Some common note learning mistakes include: not noticing rests, wrong notes and rhythms (in seemingly straight-forward pieces), blatantly ignoring simple articulation and musical directions and so on.
Furthermore, because the students are eager practicers, when they have learnt something incorrectly and practiced it incorrectly for an entire week, the well-practiced mistakes have sunk in so well in their memories that it takes us a painstakingly long time to correct them.
Creative Piano Teaching
Being a teacher who believes the best changes come from the individuals themselves, I wanted to find a creative piano teaching exercise to encourage the students to be more mindful when learning new notes, not because I asked them to, but because they wanted to.
With all going to plan, we can then use the valuable lesson time to improve the more creative and enjoyable aspects of learning, adding character and expression to the music.
Student of the Week
Shortly afterwards, the Student of the Week Challenge was born.
The rules were simple: any student who learns their assigned piece(s) in one week, hands together, with correct notes and rhythm, gets their picture snapped holding two of their chosen photo props. We then stick the photos on a Student of the Week poster on the studio wall, so everyone who comes into the studio will be able to see their achievements!
Here is the poster I designed and printed:
Initially, I had no idea how many students would achieve the Student of the Week each week, and therefore how much the poster was going to get filled up. In fact, I was clueless as to whether the children of 2018 would even find Polaroid cameras cool!
In week one of the school term, I explained to all the students in their lessons what the challenge is about, and gave them strict instructions to make sure they learn the piece carefully so they get their pictures snapped the next week. I also gave them tips on HOW to ensure they learn the correct material from the first day:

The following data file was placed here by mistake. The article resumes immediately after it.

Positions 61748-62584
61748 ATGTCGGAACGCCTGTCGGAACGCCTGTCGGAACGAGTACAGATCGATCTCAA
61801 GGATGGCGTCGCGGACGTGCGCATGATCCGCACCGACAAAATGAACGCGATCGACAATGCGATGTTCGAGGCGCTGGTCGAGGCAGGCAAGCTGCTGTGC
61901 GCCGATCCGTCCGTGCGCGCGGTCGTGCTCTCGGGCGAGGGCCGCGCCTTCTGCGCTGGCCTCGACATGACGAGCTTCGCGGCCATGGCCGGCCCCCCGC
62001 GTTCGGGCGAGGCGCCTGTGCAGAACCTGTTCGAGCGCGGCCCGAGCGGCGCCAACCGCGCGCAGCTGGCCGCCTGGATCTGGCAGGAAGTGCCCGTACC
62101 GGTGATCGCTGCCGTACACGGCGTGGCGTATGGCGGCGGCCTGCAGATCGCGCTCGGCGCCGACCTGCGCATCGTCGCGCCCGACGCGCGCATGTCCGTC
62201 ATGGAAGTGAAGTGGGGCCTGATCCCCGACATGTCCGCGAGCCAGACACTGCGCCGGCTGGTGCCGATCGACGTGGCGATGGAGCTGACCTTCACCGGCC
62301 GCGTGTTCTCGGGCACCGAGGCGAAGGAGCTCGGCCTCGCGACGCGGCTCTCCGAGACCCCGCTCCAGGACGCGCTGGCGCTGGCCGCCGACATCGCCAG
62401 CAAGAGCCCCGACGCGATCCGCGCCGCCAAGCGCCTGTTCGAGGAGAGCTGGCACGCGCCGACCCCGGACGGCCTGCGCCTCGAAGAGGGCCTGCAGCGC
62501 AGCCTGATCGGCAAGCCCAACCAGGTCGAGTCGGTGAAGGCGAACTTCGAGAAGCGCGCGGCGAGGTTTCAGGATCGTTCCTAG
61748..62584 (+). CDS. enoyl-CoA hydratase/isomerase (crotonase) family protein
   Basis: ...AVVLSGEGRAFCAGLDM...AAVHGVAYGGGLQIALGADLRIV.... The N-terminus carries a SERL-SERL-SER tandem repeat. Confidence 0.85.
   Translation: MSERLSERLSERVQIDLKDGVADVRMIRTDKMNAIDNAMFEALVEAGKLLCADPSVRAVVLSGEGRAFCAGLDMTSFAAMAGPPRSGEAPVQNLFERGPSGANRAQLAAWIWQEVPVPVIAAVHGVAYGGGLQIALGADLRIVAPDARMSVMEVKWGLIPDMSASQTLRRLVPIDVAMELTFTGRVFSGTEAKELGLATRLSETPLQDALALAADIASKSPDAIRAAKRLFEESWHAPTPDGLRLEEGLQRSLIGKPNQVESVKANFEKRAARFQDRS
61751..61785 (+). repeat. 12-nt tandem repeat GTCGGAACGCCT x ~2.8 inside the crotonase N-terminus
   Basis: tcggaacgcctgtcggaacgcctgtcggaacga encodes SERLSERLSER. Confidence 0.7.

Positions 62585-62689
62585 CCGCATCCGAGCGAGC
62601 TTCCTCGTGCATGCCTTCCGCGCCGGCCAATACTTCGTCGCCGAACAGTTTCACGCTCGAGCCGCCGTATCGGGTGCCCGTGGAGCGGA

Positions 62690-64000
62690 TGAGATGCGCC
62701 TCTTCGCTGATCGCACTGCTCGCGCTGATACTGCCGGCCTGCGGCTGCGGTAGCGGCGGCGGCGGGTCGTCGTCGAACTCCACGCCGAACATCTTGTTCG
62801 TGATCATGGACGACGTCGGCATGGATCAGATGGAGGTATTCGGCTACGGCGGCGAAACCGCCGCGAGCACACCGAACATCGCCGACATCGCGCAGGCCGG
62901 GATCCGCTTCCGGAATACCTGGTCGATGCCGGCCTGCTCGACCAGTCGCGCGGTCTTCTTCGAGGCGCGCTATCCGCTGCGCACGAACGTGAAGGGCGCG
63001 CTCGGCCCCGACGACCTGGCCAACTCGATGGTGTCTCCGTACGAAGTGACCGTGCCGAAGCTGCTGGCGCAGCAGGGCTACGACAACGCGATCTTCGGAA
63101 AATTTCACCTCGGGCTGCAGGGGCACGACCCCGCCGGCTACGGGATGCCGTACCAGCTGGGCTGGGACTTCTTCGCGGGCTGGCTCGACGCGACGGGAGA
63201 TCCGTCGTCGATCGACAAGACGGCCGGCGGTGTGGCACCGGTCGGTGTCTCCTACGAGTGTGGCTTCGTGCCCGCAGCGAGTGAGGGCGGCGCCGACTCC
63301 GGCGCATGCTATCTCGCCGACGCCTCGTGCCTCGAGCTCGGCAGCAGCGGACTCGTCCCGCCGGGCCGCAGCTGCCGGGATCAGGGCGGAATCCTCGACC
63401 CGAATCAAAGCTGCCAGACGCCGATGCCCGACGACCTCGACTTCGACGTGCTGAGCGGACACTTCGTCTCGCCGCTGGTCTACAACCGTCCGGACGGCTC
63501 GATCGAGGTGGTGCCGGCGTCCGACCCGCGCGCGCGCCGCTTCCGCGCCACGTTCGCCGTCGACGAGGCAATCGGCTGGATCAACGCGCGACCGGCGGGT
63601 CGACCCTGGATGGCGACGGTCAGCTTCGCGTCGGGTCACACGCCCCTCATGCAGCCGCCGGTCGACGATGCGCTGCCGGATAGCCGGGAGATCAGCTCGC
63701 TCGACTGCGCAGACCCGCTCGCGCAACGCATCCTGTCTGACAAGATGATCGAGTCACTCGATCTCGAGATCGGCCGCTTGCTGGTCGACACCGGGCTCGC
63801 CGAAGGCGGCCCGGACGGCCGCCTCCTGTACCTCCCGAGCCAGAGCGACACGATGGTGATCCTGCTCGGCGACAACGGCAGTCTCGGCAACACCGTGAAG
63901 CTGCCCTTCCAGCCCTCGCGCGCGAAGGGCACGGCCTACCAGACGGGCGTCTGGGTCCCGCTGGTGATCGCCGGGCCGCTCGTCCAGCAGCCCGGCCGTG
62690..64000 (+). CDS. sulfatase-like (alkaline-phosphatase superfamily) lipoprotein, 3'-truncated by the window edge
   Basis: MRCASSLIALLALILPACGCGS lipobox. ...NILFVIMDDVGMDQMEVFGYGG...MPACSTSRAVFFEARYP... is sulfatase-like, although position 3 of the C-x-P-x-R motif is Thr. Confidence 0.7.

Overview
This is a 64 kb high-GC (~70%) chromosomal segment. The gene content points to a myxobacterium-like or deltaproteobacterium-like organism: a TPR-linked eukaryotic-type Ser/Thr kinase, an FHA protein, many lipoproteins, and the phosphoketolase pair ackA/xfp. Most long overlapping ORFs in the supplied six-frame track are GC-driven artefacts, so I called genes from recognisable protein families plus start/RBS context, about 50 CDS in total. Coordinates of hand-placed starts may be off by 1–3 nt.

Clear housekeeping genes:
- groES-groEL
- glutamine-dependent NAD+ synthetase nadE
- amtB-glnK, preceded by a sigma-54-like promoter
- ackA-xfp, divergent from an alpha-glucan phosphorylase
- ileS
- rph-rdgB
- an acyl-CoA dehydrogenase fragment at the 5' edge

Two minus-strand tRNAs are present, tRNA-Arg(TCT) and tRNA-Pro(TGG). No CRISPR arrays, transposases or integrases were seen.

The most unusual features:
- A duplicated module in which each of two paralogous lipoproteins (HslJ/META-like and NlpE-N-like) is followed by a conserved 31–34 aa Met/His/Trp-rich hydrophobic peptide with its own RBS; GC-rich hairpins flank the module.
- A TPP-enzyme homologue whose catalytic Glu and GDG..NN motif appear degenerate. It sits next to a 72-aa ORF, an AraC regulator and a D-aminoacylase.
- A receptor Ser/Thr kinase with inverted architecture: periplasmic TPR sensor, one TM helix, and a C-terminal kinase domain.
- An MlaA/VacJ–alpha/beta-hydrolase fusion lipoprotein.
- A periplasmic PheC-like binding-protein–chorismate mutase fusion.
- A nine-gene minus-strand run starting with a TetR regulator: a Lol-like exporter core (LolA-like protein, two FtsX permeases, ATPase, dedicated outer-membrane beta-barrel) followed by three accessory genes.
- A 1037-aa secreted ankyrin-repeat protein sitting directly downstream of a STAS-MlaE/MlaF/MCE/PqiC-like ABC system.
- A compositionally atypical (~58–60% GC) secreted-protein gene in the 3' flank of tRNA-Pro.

Students and parents are delighted to be a part of this experiment and we all get a giggle and a cheer when a student picks up the photo props and strike a cheeky pose!
Many students were absolutely enchanted by the ‘magic’ of the Polaroid camera. Some of them wouldn’t believe me when I told them the picture would appear after a few minutes. One even thought the Polaroid took a better picture than his mum’s iPhone, which his mum and I both found hilarious.
I was really impressed by the number of students that came in the following weeks with significantly more effort put into learning their pieces correctly, especially considering that in the past these same students would make a couple of unnecessary mistakes in every new piece they learnt.
Here are some more happy snaps:
At the end of the term, our poster was absolutely filled with cheerful portraits!
Overall I am really happy with how this experiment went, and here are some thoughts on it at the end of this term:
This blog post is by Melody Deng